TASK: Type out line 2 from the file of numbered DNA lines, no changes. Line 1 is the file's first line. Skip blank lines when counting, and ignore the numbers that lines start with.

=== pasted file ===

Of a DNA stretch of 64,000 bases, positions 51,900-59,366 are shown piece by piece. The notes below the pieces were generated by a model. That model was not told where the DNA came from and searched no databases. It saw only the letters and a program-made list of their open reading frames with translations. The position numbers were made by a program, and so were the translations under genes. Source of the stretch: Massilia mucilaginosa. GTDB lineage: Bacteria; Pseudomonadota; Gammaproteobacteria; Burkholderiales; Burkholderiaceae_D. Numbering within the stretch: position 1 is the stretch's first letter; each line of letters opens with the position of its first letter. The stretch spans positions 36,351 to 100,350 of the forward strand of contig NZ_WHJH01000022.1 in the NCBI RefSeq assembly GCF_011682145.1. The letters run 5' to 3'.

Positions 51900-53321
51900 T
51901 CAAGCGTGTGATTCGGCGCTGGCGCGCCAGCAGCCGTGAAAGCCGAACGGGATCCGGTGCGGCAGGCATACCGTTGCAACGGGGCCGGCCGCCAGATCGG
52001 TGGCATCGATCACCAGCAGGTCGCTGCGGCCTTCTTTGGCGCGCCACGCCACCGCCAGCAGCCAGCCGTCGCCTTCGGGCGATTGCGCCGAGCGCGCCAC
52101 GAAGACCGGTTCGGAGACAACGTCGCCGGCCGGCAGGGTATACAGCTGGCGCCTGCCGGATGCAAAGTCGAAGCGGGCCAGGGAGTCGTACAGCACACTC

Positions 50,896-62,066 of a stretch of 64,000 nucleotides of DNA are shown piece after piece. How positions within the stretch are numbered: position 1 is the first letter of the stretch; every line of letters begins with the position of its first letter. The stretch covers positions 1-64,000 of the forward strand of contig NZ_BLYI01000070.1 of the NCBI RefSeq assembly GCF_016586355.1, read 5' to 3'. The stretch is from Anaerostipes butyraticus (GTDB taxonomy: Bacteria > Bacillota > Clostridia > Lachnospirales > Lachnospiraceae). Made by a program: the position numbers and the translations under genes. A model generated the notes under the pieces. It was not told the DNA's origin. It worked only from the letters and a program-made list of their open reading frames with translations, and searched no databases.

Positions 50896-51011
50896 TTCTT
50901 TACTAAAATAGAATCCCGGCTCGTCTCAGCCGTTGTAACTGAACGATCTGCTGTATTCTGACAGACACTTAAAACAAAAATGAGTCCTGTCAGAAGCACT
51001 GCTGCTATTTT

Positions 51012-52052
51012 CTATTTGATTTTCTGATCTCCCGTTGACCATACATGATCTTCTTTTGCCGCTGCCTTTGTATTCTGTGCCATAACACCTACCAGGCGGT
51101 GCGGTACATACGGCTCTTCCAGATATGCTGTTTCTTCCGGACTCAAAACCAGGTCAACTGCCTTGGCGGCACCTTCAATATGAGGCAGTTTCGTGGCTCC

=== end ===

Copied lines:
Positions 51900-53321